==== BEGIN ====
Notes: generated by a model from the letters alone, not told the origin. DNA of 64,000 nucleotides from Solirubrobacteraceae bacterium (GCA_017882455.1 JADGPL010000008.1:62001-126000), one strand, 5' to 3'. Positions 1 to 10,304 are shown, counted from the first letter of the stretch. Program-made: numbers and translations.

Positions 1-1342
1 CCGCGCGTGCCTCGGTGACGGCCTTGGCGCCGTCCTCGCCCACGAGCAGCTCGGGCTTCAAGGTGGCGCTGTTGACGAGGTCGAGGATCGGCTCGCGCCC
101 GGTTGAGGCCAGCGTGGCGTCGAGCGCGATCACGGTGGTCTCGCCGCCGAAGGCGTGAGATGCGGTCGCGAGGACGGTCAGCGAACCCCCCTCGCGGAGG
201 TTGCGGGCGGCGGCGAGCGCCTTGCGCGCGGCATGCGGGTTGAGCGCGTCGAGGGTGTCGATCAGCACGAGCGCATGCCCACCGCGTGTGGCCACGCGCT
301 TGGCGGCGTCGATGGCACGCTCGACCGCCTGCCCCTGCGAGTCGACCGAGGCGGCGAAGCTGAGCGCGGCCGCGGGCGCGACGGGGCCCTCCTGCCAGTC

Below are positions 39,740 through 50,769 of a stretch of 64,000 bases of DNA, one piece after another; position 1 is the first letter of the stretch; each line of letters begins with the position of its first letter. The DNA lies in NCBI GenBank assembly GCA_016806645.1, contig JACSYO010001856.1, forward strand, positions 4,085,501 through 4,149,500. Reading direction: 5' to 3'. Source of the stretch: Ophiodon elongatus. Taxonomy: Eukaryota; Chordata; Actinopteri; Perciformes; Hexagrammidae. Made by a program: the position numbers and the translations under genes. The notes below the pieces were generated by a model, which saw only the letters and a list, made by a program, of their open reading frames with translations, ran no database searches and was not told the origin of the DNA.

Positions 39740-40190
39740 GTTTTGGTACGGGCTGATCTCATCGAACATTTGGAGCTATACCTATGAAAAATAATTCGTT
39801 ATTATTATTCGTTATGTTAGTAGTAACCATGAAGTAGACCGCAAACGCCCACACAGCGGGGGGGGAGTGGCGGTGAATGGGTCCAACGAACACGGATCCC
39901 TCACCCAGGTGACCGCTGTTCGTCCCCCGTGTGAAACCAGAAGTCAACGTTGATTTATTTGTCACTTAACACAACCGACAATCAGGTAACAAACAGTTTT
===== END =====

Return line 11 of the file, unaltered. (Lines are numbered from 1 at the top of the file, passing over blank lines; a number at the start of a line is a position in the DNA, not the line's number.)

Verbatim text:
39901 TCACCCAGGTGACCGCTGTTCGTCCCCCGTGTGAAACCAGAAGTCAACGTTGATTTATTTGTCACTTAACACAACCGACAATCAGGTAACAAACAGTTTT